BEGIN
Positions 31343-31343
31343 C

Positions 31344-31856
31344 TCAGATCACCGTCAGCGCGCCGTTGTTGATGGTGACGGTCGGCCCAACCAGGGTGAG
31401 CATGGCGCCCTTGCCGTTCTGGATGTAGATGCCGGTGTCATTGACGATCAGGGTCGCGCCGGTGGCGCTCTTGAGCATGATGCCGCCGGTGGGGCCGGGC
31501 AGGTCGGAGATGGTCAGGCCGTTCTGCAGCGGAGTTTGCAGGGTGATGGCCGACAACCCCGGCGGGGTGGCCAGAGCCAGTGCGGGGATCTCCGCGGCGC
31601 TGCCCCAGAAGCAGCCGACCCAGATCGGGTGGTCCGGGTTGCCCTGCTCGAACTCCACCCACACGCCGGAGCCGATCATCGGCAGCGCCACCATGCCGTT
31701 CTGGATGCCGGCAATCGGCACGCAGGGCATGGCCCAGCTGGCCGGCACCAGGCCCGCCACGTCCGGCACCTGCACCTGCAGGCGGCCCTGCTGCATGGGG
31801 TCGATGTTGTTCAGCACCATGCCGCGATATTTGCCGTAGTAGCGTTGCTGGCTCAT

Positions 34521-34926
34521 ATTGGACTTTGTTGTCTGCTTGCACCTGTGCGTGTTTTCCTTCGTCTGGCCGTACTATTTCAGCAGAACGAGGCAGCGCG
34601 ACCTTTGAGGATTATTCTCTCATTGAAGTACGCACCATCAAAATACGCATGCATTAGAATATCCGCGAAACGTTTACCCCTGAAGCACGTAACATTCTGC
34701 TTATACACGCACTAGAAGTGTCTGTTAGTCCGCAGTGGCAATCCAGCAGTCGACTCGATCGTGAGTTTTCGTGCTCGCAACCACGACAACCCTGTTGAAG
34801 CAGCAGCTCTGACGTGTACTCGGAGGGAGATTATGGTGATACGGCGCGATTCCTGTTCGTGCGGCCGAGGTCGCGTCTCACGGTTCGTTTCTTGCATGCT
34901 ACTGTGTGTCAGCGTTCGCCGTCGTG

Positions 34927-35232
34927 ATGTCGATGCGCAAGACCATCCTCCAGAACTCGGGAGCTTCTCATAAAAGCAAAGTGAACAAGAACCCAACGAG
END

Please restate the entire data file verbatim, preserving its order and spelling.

Positions 31343-31343
31343 C

Positions 31344-31856
31344 TCAGATCACCGTCAGCGCGCCGTTGTTGATGGTGACGGTCGGCCCAACCAGGGTGAG
31401 CATGGCGCCCTTGCCGTTCTGGATGTAGATGCCGGTGTCATTGACGATCAGGGTCGCGCCGGTGGCGCTCTTGAGCATGATGCCGCCGGTGGGGCCGGGC
31501 AGGTCGGAGATGGTCAGGCCGTTCTGCAGCGGAGTTTGCAGGGTGATGGCCGACAACCCCGGCGGGGTGGCCAGAGCCAGTGCGGGGATCTCCGCGGCGC
31601 TGCCCCAGAAGCAGCCGACCCAGATCGGGTGGTCCGGGTTGCCCTGCTCGAACTCCACCCACACGCCGGAGCCGATCATCGGCAGCGCCACCATGCCGTT
31701 CTGGATGCCGGCAATCGGCACGCAGGGCATGGCCCAGCTGGCCGGCACCAGGCCCGCCACGTCCGGCACCTGCACCTGCAGGCGGCCCTGCTGCATGGGG
31801 TCGATGTTGTTCAGCACCATGCCGCGATATTTGCCGTAGTAGCGTTGCTGGCTCAT

Positions 34521-34926
34521 ATTGGACTTTGTTGTCTGCTTGCACCTGTGCGTGTTTTCCTTCGTCTGGCCGTACTATTTCAGCAGAACGAGGCAGCGCG
34601 ACCTTTGAGGATTATTCTCTCATTGAAGTACGCACCATCAAAATACGCATGCATTAGAATATCCGCGAAACGTTTACCCCTGAAGCACGTAACATTCTGC
34701 TTATACACGCACTAGAAGTGTCTGTTAGTCCGCAGTGGCAATCCAGCAGTCGACTCGATCGTGAGTTTTCGTGCTCGCAACCACGACAACCCTGTTGAAG
34801 CAGCAGCTCTGACGTGTACTCGGAGGGAGATTATGGTGATACGGCGCGATTCCTGTTCGTGCGGCCGAGGTCGCGTCTCACGGTTCGTTTCTTGCATGCT
34901 ACTGTGTGTCAGCGTTCGCCGTCGTG

Positions 34927-35232
34927 ATGTCGATGCGCAAGACCATCCTCCAGAACTCGGGAGCTTCTCATAAAAGCAAAGTGAACAAGAACCCAACGAG